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Proclamations of Thanksgiving

“Whereas it is the duty of all Nations to acknowledge the providence of Almighty God, to obey his will, to be grateful for his benefits, and humbly to implore his protection and favor-- and whereas both Houses of Congress have by their joint Committee requested me to recommend to the People of the United States a day of public thanksgiving and prayer to be observed by acknowledging with grateful hearts the many signal favors of Almighty God especially by affording them an opportunity peaceably to establish a form of government for their safety and happiness.” George Washington wrote those words on October 3, 1789 in New York City. He was not only establishing one day in November for the Nation to collectively give thanks. More than just that, he was setting the tone for a National way of living. More Than a Day, A Way of Living When my girls were in grade school, my wife started a family tradition that I am pleased to see them passing on to their children. Beginning the Sunday before Thanksgiving, s ...

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Outside Insight

As a kid, I loved the game of baseball. I played Little League, Jr. High and High School ball. My favorite player was Wally Moon with the LA Dodgers. All Star college player at Texas A & M, National League rookie of the year his first year in the Majors, three-time National League All Star, three-time World Series Winner—I knew all his stats. I believe I even bled a bit of Dodger Blue! You can imagine my delight as a college freshman to learn that Wally Moon was our University Athletic Director and Head Baseball Coach. So I did the natural thing, I tried out for the baseball team as a walk-on. For two weeks I ran, threw, hit, fielded balls, and ran until I couldn’t run any more. One afternoon after practice Coach Moon put his arm around my shoulder as we walked to the field house. He said, “Jamie, I have watched you closely the past few days and you have more enthusiasm for this game that just about anyone I’ve ever met. But tomorrow they are having tryouts for the swim team, and I think you would do ...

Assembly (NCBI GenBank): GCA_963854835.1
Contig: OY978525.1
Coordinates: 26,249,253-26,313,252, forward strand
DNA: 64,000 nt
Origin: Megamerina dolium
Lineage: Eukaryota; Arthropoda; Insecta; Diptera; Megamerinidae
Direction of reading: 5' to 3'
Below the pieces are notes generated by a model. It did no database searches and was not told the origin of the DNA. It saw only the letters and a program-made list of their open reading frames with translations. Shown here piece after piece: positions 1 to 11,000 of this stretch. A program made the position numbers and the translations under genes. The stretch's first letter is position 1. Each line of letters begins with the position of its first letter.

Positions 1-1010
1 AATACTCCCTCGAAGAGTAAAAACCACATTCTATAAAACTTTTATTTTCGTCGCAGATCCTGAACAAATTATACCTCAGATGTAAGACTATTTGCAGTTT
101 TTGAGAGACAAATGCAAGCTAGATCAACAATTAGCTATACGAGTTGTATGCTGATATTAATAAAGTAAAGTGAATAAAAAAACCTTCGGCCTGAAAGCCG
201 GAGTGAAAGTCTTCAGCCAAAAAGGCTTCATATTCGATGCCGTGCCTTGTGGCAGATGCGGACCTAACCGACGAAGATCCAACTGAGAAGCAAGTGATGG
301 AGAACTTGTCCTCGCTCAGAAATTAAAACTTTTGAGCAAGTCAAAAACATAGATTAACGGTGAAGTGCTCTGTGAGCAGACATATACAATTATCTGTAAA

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Slight in Fame, Huge in Game!

Merriam-Webster defines Hero: “(n) A person who is admired for great or brave acts or fine qualities.” We all have our heroes – the superheroes of childhood, sports heroes, mentors that seemed larger than life to us. Some years ago I was hosting a call-in radio show in Northern California. I would conclude every interview with a well know celebrity by asking, “Who are your heroes?” I was often astounded at the responses. Bishop Desmond Tutu said, “Trever Huddleton, a simple priest from England, who served in the black township of Sophiatown and fearlessly stood against apartheid.” Tony Campalo said, “President Jimmy Carter, by doing more for people through Habitat for Humanity than he did as the most powerful man in the world.” But what about our professional heroes? Those we work with day-by-day that inspire us to push harder, show up more often, and bring our “A game” every day. The Quiet Inspiration Early in my career, I was privileged to get to know and work with Jon Campbell, who was President o ...

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Devil in the Details

“If we did all the things we are really capable of doing, we would literally astound ourselves.” ~Thomas Edison As we anticipate the coming year, many organizations use the month of October to develop the action plans for 2015. So once again we take the leadership team off-site for a time to re-affirm the vision, mission, and goals, and attempt to map the path for the coming year. But how do you maintain that enthusiasm and energy throughout the year? You start with a strategic plan. But what exactly is that? While your vision and mission answers the questions “what” and “why,” an effective strategic plan weighs in on the “how” and the “when.” God of Amazing Details I would like to take exception with the common mantra, “the devil is in the details.” Actually, we serve a God of amazing details. We can see that by just taking a short look around us. If God pays attention to detail, how much more important is it for us to do so, especially in strategic planning. But you say “I’m a big picture guy, those t ...